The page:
Begin again….and again…..and again…..

When we practice mindfulness, we are sharpening several necessary and frequently underdeveloped skills – flexible attention, knowing what we’re feeling, and observing our own thoughts – to name just a few. This month on the blog, we’d like to discuss the critical skill of beginning again.

Whether we’re sitting in meditation, or practicing informally, it is inevitable that we will become lost in thought – many, many times. This isn’t anyone’s fault, but we do need a strategy to work with it. The instruction is rather simple for working with the moment when we realize we’ve become lost in thought. The instruction is: begin again. This simple instruction has real transformative power. To truly begin again, means to abandon the analysis of where our mind went, why it went there, or what it means about us that the mind continues to just think so much.

When we practice beginning again, we learn what it truly means to return to the object of mindful awareness without any drama. In doing so, we learn to quickly drop the stories about ourselves and other people, and experience the moment with fresh eyes and an open heart. As a result, we create opportunities for connection, joy, forgiveness, and compassion that would otherwise be lost. How many times does the present moment become so contaminated by regrets, fears or resentments that we are no longer truly here? And how do we tend to react in those times?

Beginning again allows us to step out of the scripts that can easily dictate our behaviors, and engage with what’s actually happening. Just this evening I (Erin) announced to my kids that it was time to get ready for bed. Immediately there was the standard pushback, and instananeously I felt that familiar tension in reaction. “Here we go again”. Of course I raised my voice, and began playing out the script “if you’re not in bed in five minutes there’s no story”, to which I received the standard and predictable “you can’t tell us what to do all the time!”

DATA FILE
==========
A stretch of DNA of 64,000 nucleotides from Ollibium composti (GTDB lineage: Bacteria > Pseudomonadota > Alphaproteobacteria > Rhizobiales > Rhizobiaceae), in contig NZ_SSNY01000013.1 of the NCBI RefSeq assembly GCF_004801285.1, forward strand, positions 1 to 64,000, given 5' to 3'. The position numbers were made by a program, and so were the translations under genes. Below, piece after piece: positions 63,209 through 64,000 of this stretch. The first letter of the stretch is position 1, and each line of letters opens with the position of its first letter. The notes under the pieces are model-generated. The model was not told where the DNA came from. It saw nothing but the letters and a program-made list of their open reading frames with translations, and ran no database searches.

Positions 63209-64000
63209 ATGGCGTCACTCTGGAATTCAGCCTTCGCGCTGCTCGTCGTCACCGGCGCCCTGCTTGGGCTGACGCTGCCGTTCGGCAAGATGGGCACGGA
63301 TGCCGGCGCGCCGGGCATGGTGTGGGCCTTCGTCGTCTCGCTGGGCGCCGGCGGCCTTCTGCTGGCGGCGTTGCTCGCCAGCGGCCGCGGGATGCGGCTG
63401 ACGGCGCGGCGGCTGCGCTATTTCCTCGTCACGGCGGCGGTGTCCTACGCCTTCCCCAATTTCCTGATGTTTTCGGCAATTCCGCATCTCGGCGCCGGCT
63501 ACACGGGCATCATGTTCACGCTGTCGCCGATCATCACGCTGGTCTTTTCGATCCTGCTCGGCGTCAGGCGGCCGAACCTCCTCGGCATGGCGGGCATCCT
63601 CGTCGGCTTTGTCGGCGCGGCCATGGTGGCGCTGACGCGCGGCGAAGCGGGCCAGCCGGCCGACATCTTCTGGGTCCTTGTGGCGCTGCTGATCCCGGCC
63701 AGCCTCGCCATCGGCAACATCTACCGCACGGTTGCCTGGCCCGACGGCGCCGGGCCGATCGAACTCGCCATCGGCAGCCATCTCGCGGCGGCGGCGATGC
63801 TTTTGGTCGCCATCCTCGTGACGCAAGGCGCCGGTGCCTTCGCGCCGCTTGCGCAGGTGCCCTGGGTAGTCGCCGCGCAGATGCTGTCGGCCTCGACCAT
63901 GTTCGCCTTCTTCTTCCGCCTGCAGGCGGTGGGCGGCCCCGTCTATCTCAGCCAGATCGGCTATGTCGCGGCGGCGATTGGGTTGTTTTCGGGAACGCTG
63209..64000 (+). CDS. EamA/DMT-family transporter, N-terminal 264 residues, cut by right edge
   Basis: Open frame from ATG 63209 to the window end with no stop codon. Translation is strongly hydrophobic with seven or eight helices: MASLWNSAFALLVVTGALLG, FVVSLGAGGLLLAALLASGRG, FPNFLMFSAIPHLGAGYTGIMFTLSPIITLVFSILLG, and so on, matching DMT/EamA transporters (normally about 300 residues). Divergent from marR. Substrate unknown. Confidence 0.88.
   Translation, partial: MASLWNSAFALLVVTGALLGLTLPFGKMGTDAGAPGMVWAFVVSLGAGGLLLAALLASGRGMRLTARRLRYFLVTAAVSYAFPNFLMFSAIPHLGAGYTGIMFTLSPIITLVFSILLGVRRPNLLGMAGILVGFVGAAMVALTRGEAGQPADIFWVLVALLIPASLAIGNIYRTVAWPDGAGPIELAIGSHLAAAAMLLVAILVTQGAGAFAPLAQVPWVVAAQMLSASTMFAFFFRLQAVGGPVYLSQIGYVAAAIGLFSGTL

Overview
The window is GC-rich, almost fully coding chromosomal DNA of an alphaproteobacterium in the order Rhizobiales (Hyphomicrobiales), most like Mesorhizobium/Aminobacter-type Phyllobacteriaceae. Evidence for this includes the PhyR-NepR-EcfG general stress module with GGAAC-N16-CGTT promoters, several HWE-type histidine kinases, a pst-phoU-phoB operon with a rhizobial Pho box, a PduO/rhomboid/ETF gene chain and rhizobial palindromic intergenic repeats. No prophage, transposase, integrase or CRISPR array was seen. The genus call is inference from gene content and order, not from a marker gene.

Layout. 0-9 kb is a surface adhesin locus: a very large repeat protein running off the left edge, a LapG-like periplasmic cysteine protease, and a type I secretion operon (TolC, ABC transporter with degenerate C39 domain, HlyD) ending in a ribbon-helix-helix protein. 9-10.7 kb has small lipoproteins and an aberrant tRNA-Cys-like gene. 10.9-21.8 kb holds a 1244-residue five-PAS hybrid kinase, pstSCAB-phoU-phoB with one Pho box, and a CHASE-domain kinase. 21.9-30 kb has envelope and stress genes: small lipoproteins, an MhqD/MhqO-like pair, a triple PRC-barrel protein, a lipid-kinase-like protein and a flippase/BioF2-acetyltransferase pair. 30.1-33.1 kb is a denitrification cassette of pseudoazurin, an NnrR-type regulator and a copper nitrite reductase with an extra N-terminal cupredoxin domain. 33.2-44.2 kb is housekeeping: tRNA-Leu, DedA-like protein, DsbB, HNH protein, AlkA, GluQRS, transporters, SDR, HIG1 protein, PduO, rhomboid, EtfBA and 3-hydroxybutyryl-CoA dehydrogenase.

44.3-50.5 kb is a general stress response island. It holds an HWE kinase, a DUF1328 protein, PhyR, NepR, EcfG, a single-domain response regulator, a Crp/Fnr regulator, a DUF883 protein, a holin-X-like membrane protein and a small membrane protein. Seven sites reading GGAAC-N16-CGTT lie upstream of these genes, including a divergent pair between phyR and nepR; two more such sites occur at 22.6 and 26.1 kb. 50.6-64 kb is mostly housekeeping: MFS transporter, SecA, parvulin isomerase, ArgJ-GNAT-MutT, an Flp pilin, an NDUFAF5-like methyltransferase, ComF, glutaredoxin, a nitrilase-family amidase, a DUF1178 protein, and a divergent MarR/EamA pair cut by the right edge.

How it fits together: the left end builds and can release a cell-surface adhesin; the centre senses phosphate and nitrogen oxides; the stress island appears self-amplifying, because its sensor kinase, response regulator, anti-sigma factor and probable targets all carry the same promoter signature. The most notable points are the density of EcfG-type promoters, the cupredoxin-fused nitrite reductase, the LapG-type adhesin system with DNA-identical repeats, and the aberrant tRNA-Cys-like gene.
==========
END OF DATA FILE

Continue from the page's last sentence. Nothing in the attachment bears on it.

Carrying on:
Thankfully, through my mindfulness practice, I now have the option to step out of the old script and begin again. As a result of practicing in meditation, I am familiar with what the pivot towards starting over actually feels like (of course remembering to use the skill is always the hard part). My body and my mind soften, and I connect with a faint whisper of a reminder to ‘begin again’. Without judgement, self-criticism, or needing anything to be any different than how it is, I completely let myself off the hook. No longer did I need to be the mom that was “in control”. I could just be there, without needing anything to be different at all.

Of course this is a small example, but the skill of beginning again can lead to profound shifts. And learning to begin again is a skill that is cultivated and practiced whenever we meditate. By beginning again, we can give ourselves permission to gain freedom from self-defeating habits and patterns, and learn to experience ourselves, our lives, and the people around us exactly as they are.

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